Tailor-made abode is `a labor of love'


Forest Hill: Adding a Ravens-themed bathroom and a high-tech heating system, a couple had their unique tastes built in.

February 13, 2005|By Lisa Ancarrow | Lisa Ancarrow,SPECIAL TO THE SUN

Mark and Carolanne Kappus had clear requirements for the design and decor of their new home. It had to be energy-efficient, have ample space for entertaining, and -- for these avid Baltimore Ravens fans -- it had to have a purple bathroom.

The Kappuses got their purple bathroom -- strategically located near the guest-friendly family room in the couple's 3,500-square-foot Cape Cod-style home in Forest Hill in Harford County.

Built in 2002 for about $380,000, the Kappuses' home has met all of their initial requirements while employing some unique design twists.

For one, a two-story, two-way stone fireplace -- one of three in the house -- greets visitors in the front foyer rather than the typical staircase and adds to the home's open, airy feel.

"We didn't want the stairs to be the focal point of the foyer," said Carolanne Kappus, 39.

Instead, the stairs are in the kitchen at the back of the house, lending a measure of privacy as well as being near the entrance to the three-car garage.

Using warm yellows and greens as well as fabrics and accessories, Carolanne Kappus employed a nature theme throughout the home. The downstairs floors are hardwood, accented with area rugs.

The kitchen is painted sage, with sand-colored Corian and dark green laminate countertops. The birch cabinetry conveys a warm feel to the room. The five-burner gas range has a warming tray, and there are two wall ovens. All the appliances are stainless steel.

A center-island sink faces the back yard of the 2.2-acre property.

"Carolanne always wanted to be able to look out and see the outdoors," said Mark Kappus, 42, owner of Kappus Construction Inc. Several rooms have nine-over-nine pane windows.

Adjacent to the kitchen, a small bar sink and wine rack face the family room -- a welcome feature for a couple that entertains frequently.

The buttery yellow of the family room blends well with the wicker furniture with leaf-print upholstery. The room contains the other side of the foyer fireplace.

Mark Kappus' talent for woodworking is evident in the wainscoting and trim of several rooms. The formal dining room has a tray ceiling with hidden lighting that makes the 10-foot ceilings look higher. Burgundy curtains add a rich textured look to the windows, while contrasting nicely with the vellum walls and white wainscoting.

In the formal living room on the south side of the house, the deep green walls are set off by white dentil molding painstakingly applied by Mark Kappus around the perimeter of the ceiling. Each piece is precisely 1 inch apart. The tedious process of cutting, gluing and placing each tooth required three weekends to complete.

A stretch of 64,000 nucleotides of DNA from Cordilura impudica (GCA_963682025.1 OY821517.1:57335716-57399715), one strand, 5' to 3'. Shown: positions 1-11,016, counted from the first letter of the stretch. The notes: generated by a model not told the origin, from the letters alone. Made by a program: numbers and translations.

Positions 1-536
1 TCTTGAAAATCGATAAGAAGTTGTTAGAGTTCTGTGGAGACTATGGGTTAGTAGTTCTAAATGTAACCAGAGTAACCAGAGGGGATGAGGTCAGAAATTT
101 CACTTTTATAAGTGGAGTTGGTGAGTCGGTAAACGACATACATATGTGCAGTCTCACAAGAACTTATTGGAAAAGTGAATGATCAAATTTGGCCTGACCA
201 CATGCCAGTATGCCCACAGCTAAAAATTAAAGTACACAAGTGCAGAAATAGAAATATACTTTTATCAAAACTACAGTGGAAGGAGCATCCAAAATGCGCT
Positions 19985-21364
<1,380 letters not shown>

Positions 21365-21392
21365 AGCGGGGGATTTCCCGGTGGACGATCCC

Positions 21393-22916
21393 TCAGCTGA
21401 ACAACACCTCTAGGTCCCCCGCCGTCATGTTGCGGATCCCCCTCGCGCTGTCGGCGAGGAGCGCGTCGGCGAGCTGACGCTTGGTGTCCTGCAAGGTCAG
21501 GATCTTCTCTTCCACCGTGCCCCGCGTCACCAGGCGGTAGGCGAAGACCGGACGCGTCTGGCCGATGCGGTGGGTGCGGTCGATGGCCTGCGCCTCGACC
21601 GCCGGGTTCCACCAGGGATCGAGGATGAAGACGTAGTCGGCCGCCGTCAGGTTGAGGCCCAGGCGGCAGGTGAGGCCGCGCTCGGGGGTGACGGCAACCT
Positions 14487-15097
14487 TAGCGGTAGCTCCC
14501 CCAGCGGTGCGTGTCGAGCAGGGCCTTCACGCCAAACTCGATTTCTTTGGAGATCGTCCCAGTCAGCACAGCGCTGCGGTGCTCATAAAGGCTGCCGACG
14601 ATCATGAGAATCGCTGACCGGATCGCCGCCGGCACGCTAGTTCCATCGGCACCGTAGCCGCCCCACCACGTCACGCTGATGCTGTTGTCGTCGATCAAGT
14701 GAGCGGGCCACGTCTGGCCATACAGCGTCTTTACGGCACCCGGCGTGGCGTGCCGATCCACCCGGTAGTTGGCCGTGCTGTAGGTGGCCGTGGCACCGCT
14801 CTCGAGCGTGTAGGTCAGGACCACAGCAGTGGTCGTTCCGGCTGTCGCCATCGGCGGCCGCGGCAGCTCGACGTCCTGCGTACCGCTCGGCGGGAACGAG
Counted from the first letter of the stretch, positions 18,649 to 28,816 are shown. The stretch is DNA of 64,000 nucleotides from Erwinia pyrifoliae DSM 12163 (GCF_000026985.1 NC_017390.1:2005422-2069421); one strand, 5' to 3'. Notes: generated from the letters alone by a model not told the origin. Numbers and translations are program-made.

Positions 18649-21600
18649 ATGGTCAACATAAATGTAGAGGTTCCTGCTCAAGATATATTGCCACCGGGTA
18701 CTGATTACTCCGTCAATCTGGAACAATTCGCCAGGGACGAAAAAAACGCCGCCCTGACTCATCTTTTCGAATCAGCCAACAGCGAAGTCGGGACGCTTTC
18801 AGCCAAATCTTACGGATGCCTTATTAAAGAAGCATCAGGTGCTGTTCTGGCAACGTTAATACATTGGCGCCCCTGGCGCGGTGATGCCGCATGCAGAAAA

"It was very time-consuming, but a labor of love," Mark Kappus said.

Furniture in the living room consists of pieces from Carolanne Kappus' family. A 1940s-era footed sofa and crewel-work wing chair add a sophisticated look. Glass sconces above the sofa hold dried roses carried by Carolanne Kappus at her wedding five years ago. French doors open to the foyer.

Mark Kappus also has a home office on the opposite side of the foyer.

Upstairs, the couple has fourbedrooms. Two smaller guest bedrooms on opposite sides of the upper level are mirror images of one another, complete with window seats nestled in the dormers.

The master suite has a two-way fireplace and a sitting area, and is accented by a large four-poster bed. The bathroom is painted in a soothing lilac, with a large shower with two heads and adjacent soaking tub. The fireplace opens to the tub, making this room a perfect place to relax during the cold months.

There is another full guest bathroom off the main upstairs hall, as well as laundry room. An unfinished "bonus room" above the garage could be used as an in-law suite.

In keeping with their desire for an energy-efficient home, the couple used building materials and a geothermal heating system that keep the weather at bay while saving them money.

Mark Kappus used pre-cast Superior Walls concrete walls. "It's stronger than conventional materials and has a higher insulation value," he said. "I like it for here, because our cooling season is more expensive to pay for than our warming season." On average, the Kappuses' monthly heating bill is $90 a month.

Mark Kappus' handiwork and Carolanne Kappus' decorating skills fully impressed Jim Connolly, Carolanne Kappus' father.

"It took a lot of planning, research and love, but I can't say enough about it," Connolly said. "It's a real dream home."

Baltimore Sun Articles
Please note the green-lined linked article text has been applied commercially without any involvement from our newsroom editors, reporters or any other editorial staff.